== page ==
Third-year law student Annie Thomas is working on a research project to identify and catalog local laws related to policing as part of the University of the Pacific McGeorge School of Law’s involvement with the American Bar Association’s (ABA) Legal Education Police Practices Consortium.
Fifty-five law schools across the country are participating in the Consortium’s five-year initiative, which was created in October 2020. Each participating law school has developed meaningful opportunities for one its law students to engage in Consortium activities and contribute towards efforts to improve policing practices.
Thomas’ research currently is focusing on police policies relating to police use of force, budget cuts and other changes to police operations, and police hiring standards in California jurisdictions. If time allows, she will expand the project nationwide.
“I wanted first-hand experience contributing to the national effort to examine and address legal issues in policing and public safety,” Thomas said. “Students at McGeorge benefit from their law school participating in this Consortium because it provides an opportunity for students to contribute to a social justice movement during their law school experience.”
The Consortium aims to contribute to the national effort to examine and address legal issues in policing and public safety, including conduct, oversight, and the evolving nature of police work. The ABA and collaborating law schools are leveraging their combined expertise to develop and implement projects that will improve police practices throughout the U.S.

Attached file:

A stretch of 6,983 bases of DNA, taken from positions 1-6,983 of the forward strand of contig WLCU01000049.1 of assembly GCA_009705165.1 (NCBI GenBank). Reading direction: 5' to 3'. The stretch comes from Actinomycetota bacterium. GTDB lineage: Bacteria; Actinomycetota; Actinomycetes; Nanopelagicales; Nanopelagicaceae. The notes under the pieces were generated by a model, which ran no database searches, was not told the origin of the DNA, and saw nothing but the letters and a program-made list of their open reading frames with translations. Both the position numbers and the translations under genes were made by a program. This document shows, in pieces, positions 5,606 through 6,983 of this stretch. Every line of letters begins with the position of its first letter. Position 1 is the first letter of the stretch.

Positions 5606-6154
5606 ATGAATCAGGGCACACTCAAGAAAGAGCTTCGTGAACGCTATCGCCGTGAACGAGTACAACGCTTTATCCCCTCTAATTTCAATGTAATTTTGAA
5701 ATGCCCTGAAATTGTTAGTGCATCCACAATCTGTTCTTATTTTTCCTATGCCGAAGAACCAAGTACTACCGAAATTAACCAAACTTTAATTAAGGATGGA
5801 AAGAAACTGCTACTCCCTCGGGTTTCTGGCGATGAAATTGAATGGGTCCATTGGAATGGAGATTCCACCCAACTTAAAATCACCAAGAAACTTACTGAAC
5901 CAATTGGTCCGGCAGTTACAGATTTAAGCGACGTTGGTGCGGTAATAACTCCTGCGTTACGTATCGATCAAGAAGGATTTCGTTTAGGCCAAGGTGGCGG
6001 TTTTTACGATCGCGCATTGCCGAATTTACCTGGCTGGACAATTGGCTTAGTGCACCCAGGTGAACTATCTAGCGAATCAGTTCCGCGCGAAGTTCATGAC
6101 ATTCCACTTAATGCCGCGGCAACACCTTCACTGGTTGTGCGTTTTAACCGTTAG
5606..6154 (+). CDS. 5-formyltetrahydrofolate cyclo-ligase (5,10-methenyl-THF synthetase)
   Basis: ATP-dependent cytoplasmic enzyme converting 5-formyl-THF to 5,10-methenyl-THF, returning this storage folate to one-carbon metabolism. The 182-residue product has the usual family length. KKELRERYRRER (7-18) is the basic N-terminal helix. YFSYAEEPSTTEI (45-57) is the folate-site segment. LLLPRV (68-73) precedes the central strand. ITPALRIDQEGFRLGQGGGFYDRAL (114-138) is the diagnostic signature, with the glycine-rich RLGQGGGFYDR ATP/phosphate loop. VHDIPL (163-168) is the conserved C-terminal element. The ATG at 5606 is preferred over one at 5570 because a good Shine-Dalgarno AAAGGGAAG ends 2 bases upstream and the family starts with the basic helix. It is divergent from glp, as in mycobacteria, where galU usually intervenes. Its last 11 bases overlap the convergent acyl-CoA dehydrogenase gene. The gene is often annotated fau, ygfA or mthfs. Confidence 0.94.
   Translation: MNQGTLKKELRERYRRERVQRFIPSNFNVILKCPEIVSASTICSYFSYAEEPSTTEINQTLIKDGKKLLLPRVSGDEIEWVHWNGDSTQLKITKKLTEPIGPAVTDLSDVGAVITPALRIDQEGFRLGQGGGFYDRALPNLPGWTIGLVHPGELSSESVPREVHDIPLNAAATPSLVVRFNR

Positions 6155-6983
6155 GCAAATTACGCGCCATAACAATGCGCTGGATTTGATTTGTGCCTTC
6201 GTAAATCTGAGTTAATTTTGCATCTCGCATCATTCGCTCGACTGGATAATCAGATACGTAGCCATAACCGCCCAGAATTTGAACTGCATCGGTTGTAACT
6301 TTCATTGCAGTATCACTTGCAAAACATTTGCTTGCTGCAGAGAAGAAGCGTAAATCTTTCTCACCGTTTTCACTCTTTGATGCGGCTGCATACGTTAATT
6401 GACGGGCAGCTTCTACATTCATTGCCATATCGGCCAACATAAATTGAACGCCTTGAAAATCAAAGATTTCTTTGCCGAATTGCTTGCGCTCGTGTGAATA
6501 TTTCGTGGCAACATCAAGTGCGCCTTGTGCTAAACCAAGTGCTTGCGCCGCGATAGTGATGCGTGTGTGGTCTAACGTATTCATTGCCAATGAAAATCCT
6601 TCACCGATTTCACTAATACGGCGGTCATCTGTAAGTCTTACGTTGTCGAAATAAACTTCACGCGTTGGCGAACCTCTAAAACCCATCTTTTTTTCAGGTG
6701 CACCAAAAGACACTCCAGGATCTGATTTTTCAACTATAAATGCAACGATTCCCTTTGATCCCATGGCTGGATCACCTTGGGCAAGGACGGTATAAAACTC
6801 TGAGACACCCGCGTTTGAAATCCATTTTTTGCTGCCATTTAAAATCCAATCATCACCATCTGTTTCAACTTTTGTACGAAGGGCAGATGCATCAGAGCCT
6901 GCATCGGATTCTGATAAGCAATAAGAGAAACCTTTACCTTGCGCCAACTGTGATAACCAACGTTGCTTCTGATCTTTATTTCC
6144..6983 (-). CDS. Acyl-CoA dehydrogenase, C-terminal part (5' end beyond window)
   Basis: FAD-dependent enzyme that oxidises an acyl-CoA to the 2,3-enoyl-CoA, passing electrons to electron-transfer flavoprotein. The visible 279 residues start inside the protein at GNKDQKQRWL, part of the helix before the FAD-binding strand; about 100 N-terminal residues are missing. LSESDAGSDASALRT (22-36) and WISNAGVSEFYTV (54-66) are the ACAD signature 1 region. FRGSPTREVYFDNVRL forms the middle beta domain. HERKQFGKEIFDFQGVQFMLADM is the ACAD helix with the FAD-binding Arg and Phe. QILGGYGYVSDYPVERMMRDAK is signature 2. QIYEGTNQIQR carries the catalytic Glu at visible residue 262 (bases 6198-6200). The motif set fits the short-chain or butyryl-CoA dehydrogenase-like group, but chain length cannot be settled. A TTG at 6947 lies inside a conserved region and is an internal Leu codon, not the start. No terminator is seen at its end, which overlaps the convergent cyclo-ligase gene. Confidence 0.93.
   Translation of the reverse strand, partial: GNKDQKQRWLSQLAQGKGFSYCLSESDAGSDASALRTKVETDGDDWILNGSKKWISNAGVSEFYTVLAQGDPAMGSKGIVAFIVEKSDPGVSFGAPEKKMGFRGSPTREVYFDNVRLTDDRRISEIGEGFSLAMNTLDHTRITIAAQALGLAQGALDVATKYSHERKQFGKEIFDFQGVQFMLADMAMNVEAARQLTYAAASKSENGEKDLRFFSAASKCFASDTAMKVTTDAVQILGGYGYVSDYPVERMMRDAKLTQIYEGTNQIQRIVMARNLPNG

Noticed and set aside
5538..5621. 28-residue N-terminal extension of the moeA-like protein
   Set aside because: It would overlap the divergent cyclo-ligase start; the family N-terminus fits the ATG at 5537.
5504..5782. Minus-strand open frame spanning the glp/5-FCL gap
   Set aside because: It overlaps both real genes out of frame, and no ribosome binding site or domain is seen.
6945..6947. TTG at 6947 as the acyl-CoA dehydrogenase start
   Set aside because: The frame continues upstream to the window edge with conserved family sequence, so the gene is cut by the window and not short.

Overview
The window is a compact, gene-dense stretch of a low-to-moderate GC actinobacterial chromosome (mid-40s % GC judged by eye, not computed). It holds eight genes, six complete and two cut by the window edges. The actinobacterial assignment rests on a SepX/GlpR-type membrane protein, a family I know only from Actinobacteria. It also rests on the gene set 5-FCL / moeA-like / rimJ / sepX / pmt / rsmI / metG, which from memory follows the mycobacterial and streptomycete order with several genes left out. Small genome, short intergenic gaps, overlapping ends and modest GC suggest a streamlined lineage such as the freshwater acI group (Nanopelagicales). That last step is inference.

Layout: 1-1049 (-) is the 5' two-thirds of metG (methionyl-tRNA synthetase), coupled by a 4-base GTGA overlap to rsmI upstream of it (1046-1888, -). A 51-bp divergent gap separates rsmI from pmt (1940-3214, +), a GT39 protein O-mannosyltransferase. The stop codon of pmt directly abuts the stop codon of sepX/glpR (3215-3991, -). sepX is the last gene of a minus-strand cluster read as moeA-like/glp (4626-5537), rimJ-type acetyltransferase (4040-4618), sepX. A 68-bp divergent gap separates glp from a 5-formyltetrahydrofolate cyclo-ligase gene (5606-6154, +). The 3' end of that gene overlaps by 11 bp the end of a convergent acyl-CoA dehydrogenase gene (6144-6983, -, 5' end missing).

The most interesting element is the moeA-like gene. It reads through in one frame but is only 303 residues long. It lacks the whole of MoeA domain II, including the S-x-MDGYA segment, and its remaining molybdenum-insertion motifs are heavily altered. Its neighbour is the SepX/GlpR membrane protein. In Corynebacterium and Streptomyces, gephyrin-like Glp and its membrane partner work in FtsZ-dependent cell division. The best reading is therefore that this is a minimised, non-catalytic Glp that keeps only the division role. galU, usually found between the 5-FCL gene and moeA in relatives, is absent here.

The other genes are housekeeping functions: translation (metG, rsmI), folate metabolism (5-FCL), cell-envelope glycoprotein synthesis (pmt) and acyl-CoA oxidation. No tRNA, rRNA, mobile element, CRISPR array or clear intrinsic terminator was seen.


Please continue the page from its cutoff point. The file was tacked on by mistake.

Dean Michael Hunter Schwartz served on the inaugural, 10-member Dean’s Advisory Board that works closely with the Consortium’s newly-hired director. Through this role, Schwartz supported the general direction of the Consortium and its projects.
“I was drawn to the Consortium’s approach because the goal is to work with police organizations and community organizations that are trying to come up with solutions that will reduce unnecessary police violence,” Schwartz said. “The Consortium’s aims are very consistent with McGeorge’s mission and my own passions.”
Schwartz said the Consortium aims to achieve the widespread adoption of model police practices; create curricula for law schools; develop legislative solutions to address policing challenges and racial inequity in the criminal justice system; and eliminate tactics that are racially motivated or have a disparate impact based on race.
“I know that our students are passionate about racial injustice in policing and other police reform issues,” Schwartz said. “This project is an effort to do something about these issues.”
Thomas, who is passionate about public policy and social change lawyering, is glad that McGeorge took a leadership role within the Consortium.
“McGeorge’s participation symbolizes the school’s dedication to social justice,” Thomas said. “By investing time and resources in this project, law schools like McGeorge provide a unique avenue for social change.”